Filing a lawsuit to collect a time-barred debt does not violate the Fair Debt Collection Practices Act according to a June 30 decision from a New Jersey state trial court.
The decision,Midland Funding v. Thiel, involved a collection action to recover the unpaid balance of a Home Depot credit card. The law firm representing the creditor filed suit under New Jersey’s six-year limitation period for contracts, which has been applied to countless credit card debts. The trial court dismissed the claim reasoning that this particular credit card could only be used to make purchases at Home Depot.
Four Year Limitations Period for “Store Branded” Credit Card Debt
A little over three months ago, this exact same issue was decided by the Appellate Division in an unpublished opinion in New Century Financial Services v. McNamara (you can read our analysis of that decision here). Although the trial court here did not rely on McNamara, it similarly reasoned that because the use of credit was limited to goods and services available only at Home Depot, the correct limitations period, according to the trial court, was New Jersey’s four-year limitations period for the sale of goods.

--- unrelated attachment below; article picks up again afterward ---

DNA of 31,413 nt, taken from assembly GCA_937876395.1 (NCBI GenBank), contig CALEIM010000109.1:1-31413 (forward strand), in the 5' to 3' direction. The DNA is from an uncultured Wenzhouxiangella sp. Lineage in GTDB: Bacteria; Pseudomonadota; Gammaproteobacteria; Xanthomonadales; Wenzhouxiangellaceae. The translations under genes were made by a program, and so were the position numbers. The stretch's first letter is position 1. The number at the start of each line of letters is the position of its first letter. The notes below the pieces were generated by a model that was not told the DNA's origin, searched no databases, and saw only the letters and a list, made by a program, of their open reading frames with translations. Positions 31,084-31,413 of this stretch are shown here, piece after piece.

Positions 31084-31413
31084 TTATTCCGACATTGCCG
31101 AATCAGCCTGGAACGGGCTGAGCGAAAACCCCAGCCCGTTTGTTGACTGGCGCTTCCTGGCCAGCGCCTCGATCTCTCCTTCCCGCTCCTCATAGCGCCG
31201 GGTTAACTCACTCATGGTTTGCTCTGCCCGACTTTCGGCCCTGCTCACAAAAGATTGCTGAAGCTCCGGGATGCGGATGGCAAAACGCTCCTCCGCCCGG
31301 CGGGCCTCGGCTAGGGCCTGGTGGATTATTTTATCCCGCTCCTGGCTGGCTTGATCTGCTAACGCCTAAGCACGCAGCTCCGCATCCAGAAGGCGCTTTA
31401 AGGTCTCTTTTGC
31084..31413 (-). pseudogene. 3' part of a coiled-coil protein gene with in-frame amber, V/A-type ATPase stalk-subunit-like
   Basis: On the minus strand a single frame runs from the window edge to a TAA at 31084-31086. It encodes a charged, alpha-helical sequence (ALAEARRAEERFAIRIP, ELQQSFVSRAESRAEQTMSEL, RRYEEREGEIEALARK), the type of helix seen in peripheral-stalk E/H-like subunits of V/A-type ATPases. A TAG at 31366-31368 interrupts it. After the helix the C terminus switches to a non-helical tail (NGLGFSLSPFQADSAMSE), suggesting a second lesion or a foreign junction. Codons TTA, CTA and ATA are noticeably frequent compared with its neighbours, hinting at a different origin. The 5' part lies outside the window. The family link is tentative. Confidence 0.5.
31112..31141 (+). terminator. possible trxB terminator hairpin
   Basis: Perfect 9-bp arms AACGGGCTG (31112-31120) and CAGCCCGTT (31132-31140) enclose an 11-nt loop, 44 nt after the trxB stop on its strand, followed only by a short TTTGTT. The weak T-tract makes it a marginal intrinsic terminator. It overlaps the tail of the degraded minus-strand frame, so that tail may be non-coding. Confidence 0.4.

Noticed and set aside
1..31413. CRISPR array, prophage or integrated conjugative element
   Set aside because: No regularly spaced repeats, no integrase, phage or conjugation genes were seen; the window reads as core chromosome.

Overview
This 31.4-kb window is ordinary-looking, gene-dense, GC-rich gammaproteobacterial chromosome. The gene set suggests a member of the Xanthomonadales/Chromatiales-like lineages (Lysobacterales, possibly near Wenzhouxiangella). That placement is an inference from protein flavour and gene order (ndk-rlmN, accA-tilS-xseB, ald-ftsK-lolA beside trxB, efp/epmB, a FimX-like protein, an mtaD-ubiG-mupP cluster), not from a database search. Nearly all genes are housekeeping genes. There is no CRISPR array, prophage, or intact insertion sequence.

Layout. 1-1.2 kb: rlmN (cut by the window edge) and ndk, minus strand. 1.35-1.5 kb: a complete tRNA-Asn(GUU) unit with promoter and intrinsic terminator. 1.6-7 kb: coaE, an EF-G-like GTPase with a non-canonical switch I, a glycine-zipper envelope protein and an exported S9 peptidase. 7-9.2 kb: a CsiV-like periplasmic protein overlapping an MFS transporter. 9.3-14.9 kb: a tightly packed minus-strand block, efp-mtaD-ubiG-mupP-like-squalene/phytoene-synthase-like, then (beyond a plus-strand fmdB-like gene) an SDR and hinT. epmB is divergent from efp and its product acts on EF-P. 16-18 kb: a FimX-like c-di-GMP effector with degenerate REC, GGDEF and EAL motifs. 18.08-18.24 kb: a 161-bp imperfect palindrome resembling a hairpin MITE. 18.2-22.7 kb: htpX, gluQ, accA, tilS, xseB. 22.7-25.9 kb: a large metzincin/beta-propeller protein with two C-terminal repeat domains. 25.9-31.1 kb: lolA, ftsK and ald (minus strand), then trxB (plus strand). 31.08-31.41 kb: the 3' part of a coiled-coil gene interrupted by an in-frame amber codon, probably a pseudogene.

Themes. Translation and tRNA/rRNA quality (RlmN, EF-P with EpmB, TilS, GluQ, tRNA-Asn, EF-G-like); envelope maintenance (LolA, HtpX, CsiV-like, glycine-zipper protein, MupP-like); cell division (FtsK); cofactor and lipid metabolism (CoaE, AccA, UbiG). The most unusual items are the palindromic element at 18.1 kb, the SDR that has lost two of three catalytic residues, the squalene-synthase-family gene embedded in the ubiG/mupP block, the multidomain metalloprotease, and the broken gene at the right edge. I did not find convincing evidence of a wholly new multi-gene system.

No FDCPA Violation
The filing of the lawsuit under the wrong statute of limitations is not the type of conduct the FDCPA prohibited, the court wrote. “While the process of debt collection may be an unhappy event for a Defendant, Plaintiff did not engage in oppressive conduct that would warrant a FDCPA violation or sanctions,” the court concluded.
The trial court departed from the reasoning of the New Jersey State Appellate Division in McNamara. There, the Appellate Division remanded the case to make findings on whether a time-barred lawsuit violates the FDCPA.
Unfortunately, the trial court’s decision has limited impact and other New Jersey state courts can choose not to follow it.
This post originally appeared on the Consumer Financial Services Blog, run by ARM defense firm Maurice & Needleman.